Reports that PokerStars was pulling marketing efforts away from its Team SportStar players hit the poker community like a whipping wind. It was already common knowledge that 2016 saw a significant decline in poker revenue for PokerStars, but the company has also put a lot of time and attention to promoting its newest and most popular athletic pros – Neymar Jr. and Cristiano Ronaldo.
On top of that, poker fans have had a rough few years. From Black Friday in the United States to reduced player pools in countries like France and Italy, and from dashed hopes for expanded US poker to the news that Australia is on the verge of outlawing the internet games as well, poker seems to be shrinking everywhere. So hearing of the PokerStars move was hard for a continuously discouraged community.
The reality of that news is not as harsh as it seems. Nevertheless, the state of the game and its future rightly prompts a fair amount of worry.
Decreasing the Poker Focus
The 2016 full-year results from Amaya, PokerStars’ parent company, weren’t all too encouraging. While PokerStars remains the largest online poker room in the world by a large margin, the financials showed online poker revenue down 4.6% from 2015, which was on top of a 5.1% decline from the previous year. It was growth in other verticals like the online casino that put the company on top for 2016.
Amaya Q4 and FY – https://t.co/4EN9mV6vZb – poker rev down ~5%, casino+sports as % of group revenue grows from 12.7% to 22.8% YoY— Nick Jones (@pokerprojones) March 22, 2017
Poker now comprises only 70% of Amaya’s revenue, down 8% from the previous year. However, the overall number of players has increased by several million, which shows that the shift of company focus to recreational poker versus professional players is starting to bring more players to the virtual tables. And while that doesn’t make up for the lost revenue from markets that have nationalized and removed themselves from the dot-com market, it does validate the company’s decision to put more marketing efforts toward the casino and sports betting businesses.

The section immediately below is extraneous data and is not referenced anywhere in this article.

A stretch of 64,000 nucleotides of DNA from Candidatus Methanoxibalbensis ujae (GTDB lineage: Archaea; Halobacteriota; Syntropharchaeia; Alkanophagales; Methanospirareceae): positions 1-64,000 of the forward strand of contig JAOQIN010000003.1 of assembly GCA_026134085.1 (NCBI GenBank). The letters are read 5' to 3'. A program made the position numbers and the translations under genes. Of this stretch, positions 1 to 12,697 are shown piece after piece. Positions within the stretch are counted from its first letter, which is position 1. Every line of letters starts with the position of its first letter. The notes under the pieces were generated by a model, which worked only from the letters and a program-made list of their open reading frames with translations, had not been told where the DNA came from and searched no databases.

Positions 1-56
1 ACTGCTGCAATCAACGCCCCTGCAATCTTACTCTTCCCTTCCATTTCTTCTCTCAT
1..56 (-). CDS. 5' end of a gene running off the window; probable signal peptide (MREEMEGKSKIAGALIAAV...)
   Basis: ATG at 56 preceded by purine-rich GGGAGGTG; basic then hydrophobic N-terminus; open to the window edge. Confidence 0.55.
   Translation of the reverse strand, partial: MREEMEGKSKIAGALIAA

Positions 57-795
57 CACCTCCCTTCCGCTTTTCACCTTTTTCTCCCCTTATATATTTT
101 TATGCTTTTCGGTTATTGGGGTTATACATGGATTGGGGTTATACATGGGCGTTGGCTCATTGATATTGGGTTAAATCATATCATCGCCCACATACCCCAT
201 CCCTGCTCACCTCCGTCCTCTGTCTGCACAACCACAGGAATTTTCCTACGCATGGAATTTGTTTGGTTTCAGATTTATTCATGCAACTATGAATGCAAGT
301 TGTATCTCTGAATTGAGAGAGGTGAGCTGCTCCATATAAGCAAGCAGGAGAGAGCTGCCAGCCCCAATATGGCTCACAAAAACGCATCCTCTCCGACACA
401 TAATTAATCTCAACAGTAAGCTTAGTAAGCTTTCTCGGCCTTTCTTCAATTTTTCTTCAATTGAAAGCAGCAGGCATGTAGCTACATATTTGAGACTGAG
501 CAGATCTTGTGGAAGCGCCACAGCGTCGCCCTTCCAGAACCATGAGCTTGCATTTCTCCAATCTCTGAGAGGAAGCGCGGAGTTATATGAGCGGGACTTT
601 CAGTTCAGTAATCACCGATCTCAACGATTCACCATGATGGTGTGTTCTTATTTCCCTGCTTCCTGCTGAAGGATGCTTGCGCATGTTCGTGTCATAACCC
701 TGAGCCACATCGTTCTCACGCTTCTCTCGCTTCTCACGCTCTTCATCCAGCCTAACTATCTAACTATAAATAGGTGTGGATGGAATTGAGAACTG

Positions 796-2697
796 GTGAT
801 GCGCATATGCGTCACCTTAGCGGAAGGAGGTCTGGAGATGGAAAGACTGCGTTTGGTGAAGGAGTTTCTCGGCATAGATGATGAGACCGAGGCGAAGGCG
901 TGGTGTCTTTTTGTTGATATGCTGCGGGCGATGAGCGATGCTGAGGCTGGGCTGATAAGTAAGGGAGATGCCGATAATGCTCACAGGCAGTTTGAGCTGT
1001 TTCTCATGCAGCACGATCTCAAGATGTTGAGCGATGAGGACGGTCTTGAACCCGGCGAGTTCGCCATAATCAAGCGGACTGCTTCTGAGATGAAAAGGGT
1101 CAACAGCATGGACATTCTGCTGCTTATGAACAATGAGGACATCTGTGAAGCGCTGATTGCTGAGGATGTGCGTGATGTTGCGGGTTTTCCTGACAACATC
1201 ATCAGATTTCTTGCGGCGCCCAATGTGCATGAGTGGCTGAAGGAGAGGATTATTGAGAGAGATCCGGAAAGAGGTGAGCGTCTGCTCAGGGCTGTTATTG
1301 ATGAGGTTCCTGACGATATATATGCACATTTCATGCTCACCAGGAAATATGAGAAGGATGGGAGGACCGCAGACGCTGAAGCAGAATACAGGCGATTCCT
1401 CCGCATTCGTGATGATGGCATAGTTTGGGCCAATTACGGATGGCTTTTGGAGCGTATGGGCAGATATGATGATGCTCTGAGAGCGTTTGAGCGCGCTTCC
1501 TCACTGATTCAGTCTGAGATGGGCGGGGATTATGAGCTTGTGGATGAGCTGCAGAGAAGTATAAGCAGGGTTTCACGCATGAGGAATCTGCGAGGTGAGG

Ending the SportStar Era
PokerStars notified its affiliates in March that all promotional materials using Cristiano Ronaldo and Neymar Jr. would need to be removed and replaced by a welcome bonus offer. As of March 31, the two Team PokerStars SportStars banner “will no longer be valid.”
The only other person on Team SportStar was Fatima Moreira de Melo, who has been with PokerStars for many years and become one of its most popular pros. While some worried about her status on the team roster, the April 1 Team PokerStars page showed that she was listed as a Team PokerStars Pro, along with others like Daniel Negreanu and Liv Boeree. The Team SportStar page was gone, however, and there is now no mention of Cristiano Ronaldo or Neymar Jr. on the site.
The change is a major one, as personalities like Boris Becker, Orel Hershiser, and Rafael Nadal have been huge parts of PokerStars’ marketing efforts through the years. Even the two latest football stars were involved in prominent social media campaigns that drew hundreds of millions of views and shares.
This does not mean the end of sports legends and celebrities being hired by PokerStars for individual appearances and campaigns. Comedian Kevin Hart was at the PokerStars Championship Bahamas in January, drawing a great amount of attention, and it is highly conceivable that other big names will be at future tournaments, such as the upcoming Monte Carlo events. And big sports names could easily be paid for a singular ad campaign rather than putting them on a constant sponsorship payment program.
Many people have had issues with PokerStars through the years, though any company as large and prominent as PokerStars, as well as one who has had to endure the industry changes of the past decade, is going to face criticism. And a shift in focus away from professional players toward recreational ones is going to draw ire. PokerStars had to know that was going to happen.
However, this industry needs PokerStars. Of course, other sites from the top contenders like Party and 888 to the up-and-comers like Unibet and IDN are an integral part of the industry as well. But PokerStars has not only been a staple in poker but an important reason for the game’s growth.
PokerStars has no plans to give up on poker. But it should still be said that poker players around the world need PokerStars. As countries begin to realize that nationalism is a failed experiment and the dot-com market is more ideal, the game will grow again. I only hope that PokerStars is still around to see that day.